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We condemn statements on the Ukrainian side that the continuation of peace talks depends on winning the best-negotiating positions on the battlefield.

We condemn the unwillingness of both sides to a ceasefire during the peace talks.

We condemn the practice of forcing civilians to conduct military service, to perform military tasks, and to support the army against the will of peaceful people in Russia and Ukraine. We insist that such practices, especially during hostilities, grossly violate the principle of distinction between militaries and civilians in international humanitarian law. Any forms of contempt for the human right to conscientious objection to military service are unacceptable.

We condemn all military support provided by Russia and NATO countries for militant radicals in Ukraine provoking further escalation of the military conflict.We call on all peace-loving people in Ukraine and around the world to remain peace-loving people in all circumstances and to help others to be peace-loving people, to collect and disseminate knowledge about a peaceful and nonviolent way of life, to tell the truth, that unites peace-loving people, to resist evil and injustice without violence and debunk myths about necessary, beneficial, inevitable, and just war. We don’t call for any particular action now to ensure that peace plans will not be targeted by hatred and attacks of militarists, but we are confident that pacifists of the world have a good imagination and experience of practical realization of their best dreams. Our actions should be guided by hope for a peaceful and happy future, and not by fears. Let our peace work bring closer the future from dreams.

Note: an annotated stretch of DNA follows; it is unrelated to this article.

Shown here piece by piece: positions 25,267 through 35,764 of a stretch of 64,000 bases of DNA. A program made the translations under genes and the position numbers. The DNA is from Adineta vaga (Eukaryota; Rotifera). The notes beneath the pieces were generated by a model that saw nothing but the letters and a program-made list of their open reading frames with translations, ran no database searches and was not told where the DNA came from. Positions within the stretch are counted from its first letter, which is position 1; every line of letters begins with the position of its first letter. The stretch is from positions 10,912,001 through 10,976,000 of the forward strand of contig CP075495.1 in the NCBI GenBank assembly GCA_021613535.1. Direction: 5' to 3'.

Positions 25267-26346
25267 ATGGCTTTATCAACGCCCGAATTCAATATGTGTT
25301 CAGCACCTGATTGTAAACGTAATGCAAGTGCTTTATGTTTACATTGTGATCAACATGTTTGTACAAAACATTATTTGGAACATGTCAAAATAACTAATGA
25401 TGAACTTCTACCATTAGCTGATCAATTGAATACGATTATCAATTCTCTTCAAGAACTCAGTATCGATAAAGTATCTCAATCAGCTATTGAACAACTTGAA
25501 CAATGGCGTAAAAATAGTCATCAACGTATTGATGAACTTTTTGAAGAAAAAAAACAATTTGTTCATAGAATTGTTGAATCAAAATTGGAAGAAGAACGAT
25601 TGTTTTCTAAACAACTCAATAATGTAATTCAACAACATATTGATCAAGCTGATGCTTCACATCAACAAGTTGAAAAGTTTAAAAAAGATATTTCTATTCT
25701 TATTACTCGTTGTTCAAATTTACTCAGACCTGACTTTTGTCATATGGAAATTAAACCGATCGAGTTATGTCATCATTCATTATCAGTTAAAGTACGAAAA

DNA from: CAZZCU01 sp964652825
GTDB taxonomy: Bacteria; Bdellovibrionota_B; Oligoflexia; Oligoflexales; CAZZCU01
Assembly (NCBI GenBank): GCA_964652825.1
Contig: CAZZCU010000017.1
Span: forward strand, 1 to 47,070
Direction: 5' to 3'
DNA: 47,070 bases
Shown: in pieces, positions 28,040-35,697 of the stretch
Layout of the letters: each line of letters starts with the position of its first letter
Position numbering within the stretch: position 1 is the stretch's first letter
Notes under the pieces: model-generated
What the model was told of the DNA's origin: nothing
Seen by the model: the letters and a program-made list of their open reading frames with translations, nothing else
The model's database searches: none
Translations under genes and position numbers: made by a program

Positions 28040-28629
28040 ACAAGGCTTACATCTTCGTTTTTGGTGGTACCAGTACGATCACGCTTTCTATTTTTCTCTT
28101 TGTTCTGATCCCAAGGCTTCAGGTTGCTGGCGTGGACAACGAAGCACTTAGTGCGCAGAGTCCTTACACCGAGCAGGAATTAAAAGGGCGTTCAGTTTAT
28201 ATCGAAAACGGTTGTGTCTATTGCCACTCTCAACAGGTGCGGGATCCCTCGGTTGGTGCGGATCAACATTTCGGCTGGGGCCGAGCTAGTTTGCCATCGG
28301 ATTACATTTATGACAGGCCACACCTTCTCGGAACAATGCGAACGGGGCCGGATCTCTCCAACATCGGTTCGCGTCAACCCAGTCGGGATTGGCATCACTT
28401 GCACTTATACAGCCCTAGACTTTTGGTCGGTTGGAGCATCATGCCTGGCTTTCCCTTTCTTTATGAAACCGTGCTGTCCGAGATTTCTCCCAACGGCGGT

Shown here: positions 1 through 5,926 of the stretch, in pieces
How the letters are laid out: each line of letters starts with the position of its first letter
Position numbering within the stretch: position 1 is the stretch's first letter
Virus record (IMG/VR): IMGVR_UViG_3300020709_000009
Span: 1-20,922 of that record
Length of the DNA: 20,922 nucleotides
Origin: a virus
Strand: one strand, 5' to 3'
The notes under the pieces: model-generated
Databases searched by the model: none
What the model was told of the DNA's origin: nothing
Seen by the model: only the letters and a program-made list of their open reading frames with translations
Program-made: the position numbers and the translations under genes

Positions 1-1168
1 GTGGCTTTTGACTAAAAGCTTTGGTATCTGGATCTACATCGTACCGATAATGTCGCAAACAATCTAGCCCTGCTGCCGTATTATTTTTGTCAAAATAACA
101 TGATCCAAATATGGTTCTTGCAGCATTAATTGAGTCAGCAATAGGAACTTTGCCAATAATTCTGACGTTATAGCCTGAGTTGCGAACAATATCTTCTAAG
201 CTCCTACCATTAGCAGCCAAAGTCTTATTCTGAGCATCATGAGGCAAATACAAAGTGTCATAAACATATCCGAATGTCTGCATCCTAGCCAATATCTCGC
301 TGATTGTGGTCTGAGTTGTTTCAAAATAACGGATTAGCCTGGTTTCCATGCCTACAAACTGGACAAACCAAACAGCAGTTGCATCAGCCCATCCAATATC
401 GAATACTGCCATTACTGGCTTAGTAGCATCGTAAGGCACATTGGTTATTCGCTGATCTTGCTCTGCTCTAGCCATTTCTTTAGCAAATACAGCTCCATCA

War is a crime against humanity. Therefore, we are determined not to support any kind of war and to strive for the removal of all causes of war.

UPM
Fb.com/PeaceUkraine
yuriy.sheliazhenko@gmail.com
Tverskyi tupyk street, 9, app. 82
01042
Kyiv
Ukraine